OLIVE TOWNSHIP, Mich. (WOOD) — There’s a new “security” ordinance in Ottawa County, but who is it protecting?
That’s the questions from some residents who worry that it violates their First Amendment rights.
Starting next month, hitting record and going into a county building could land you in jail or force you to pay up to a $500 fine.
“I think this is going to have a very uphill battle when it gets to court,” said Emiratas Professor at Cooley Law School Gerald Fisher.
News 8 showed the ordinance to Fisher, who spent decades drafting and defending ordinances in the state of Michigan in addition to teaching local government and constitutional law at Cooley Law School.
The Ottawa County Ordinance, called the “Surveillance, Invasion of Privacy or Security Ordinance,” would restrict recordings —including from drones — in county parks, areas of the jail and other county buildings.
“The parks is more than willing to give a permit to participate,” said Ottawa County Legal Counsel Doug Van Essen in the commission meeting on July 27.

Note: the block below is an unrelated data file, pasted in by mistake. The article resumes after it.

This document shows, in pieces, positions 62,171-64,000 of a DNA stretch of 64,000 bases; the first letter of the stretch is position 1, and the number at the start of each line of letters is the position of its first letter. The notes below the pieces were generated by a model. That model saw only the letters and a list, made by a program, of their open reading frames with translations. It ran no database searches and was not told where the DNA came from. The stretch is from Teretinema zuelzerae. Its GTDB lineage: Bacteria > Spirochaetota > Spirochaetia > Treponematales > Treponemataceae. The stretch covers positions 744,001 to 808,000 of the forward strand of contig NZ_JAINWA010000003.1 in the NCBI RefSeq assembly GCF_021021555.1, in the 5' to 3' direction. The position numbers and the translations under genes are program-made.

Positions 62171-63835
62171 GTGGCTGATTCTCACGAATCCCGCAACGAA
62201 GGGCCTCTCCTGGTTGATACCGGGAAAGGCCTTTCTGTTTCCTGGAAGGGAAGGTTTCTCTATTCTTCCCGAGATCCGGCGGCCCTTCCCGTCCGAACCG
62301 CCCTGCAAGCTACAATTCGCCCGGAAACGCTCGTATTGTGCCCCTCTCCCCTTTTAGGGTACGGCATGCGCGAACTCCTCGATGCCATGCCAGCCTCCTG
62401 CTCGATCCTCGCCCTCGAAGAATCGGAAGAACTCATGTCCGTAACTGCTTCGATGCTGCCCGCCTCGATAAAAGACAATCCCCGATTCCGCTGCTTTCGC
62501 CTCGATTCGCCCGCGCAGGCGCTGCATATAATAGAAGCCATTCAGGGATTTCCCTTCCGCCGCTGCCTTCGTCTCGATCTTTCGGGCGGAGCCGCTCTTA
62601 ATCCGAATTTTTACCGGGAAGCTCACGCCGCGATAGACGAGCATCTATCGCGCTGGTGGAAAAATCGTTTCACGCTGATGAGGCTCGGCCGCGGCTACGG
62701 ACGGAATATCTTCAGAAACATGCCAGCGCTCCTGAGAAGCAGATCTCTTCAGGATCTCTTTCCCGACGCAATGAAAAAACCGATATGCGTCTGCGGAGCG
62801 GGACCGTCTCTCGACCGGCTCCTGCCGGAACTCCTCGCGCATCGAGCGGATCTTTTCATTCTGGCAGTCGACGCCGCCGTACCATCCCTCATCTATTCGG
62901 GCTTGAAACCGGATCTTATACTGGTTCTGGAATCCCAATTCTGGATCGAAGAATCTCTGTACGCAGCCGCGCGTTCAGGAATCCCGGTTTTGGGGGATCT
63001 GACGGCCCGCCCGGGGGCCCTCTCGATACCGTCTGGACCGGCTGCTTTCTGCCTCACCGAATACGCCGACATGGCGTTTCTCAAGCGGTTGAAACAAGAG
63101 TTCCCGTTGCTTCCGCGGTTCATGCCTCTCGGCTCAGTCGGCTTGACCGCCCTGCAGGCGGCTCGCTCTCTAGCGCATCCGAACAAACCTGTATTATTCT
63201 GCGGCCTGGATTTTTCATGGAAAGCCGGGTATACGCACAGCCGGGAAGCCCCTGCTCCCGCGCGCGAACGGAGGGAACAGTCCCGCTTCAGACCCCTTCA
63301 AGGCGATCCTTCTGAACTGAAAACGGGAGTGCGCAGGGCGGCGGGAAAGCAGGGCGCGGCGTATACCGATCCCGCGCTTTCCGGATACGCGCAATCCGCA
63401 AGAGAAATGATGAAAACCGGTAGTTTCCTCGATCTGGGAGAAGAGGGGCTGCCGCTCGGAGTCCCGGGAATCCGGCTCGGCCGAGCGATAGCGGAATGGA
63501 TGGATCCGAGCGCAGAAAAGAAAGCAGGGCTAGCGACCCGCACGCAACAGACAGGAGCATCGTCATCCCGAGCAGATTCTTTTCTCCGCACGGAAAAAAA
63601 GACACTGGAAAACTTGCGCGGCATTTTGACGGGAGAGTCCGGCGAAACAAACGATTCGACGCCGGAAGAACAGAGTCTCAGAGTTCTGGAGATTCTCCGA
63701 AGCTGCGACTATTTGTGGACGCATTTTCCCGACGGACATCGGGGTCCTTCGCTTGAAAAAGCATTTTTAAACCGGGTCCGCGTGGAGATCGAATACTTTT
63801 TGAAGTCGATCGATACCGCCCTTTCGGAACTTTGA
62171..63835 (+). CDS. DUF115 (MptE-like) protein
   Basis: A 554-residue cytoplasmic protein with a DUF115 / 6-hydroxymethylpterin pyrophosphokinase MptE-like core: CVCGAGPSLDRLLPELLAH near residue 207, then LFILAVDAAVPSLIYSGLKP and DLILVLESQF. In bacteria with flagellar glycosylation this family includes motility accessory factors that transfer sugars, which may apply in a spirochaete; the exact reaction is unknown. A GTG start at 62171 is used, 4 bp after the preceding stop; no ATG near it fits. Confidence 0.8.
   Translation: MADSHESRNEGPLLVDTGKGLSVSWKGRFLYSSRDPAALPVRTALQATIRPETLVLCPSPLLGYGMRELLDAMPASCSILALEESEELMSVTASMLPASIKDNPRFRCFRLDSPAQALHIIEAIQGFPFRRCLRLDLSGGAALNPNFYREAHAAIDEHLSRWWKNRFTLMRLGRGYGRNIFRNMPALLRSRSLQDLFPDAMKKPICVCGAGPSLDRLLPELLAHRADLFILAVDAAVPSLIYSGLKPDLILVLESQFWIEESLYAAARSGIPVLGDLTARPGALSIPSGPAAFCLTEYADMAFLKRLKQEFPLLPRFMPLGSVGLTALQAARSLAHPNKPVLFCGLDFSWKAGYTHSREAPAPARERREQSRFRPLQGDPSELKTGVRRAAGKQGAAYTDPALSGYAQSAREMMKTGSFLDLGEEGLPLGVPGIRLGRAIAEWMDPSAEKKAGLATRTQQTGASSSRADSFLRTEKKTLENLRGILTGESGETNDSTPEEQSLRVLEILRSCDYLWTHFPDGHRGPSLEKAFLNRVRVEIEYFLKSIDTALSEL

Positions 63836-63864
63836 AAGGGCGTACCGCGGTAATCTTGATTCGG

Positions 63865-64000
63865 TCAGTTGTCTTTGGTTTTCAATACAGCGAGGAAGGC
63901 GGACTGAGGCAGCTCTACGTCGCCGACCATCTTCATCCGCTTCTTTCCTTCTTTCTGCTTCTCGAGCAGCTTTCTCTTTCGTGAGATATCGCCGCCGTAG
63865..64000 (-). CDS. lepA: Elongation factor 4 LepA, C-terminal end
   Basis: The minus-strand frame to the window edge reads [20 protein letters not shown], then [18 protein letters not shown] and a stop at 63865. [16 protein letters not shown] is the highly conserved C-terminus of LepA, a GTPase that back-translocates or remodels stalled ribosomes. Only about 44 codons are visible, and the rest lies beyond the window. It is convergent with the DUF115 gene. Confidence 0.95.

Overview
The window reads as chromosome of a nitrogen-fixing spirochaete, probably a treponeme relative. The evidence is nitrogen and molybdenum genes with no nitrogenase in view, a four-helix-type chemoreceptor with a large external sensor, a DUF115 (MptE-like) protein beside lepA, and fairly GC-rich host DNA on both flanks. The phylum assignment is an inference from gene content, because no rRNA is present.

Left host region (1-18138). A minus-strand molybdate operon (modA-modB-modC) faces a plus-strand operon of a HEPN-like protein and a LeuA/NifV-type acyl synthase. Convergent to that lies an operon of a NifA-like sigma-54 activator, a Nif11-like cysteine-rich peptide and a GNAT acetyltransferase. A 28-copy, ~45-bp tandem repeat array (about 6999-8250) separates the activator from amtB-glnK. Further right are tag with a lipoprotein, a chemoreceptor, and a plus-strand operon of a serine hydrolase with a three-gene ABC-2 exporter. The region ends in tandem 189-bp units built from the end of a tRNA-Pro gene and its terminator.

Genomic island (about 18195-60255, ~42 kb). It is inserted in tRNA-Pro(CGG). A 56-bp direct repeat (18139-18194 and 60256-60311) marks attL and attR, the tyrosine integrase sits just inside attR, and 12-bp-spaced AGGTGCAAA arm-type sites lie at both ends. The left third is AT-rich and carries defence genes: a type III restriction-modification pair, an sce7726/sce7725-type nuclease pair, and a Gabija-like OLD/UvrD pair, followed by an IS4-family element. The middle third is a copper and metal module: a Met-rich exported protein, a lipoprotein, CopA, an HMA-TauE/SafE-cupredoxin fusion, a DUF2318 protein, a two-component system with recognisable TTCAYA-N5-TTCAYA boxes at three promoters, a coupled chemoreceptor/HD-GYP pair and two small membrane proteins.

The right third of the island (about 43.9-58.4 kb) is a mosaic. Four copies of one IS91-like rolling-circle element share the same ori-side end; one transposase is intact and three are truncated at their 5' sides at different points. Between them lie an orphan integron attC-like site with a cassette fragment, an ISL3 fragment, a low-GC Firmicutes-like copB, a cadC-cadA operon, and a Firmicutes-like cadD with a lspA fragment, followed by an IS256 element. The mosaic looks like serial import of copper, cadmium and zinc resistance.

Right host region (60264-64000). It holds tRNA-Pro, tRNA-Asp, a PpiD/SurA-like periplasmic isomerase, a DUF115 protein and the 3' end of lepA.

Van Essen says recordings will still be allowed in public meetings, hallways and when given permission. Van Essen presented the ordinance because he says there have been instances where county employees have been harassed by people recording them on cell phones, adding that confidential information needs to be protected.
But others argue that First Amendment rights also need protection and portions of this ordinance violates those rights.
“It has no standards on which the parks director or county administrator will make a decision on yea or nay,” said Fisher.
Fisher says requiring a permit without standards is called “prior restraint,” which is a violation of the First Amendment.
“That is probably one of the most guarded rights in constitutional law,” he said.
The ordinance passed with only one commissioner voting against it. Commissioner Doug Zylstra was concerned because there is a pending lawsuit from the Michigan Coalition of Drone Operators surrounding this.
But Van Essen says he is confident the county will win and that the ordinance will stand up in court, because he got the idea from a city in Florida where it has held up.
The ordinance goes into effect Sept. 1. The court hearing for the drone lawsuit is also taking place next month.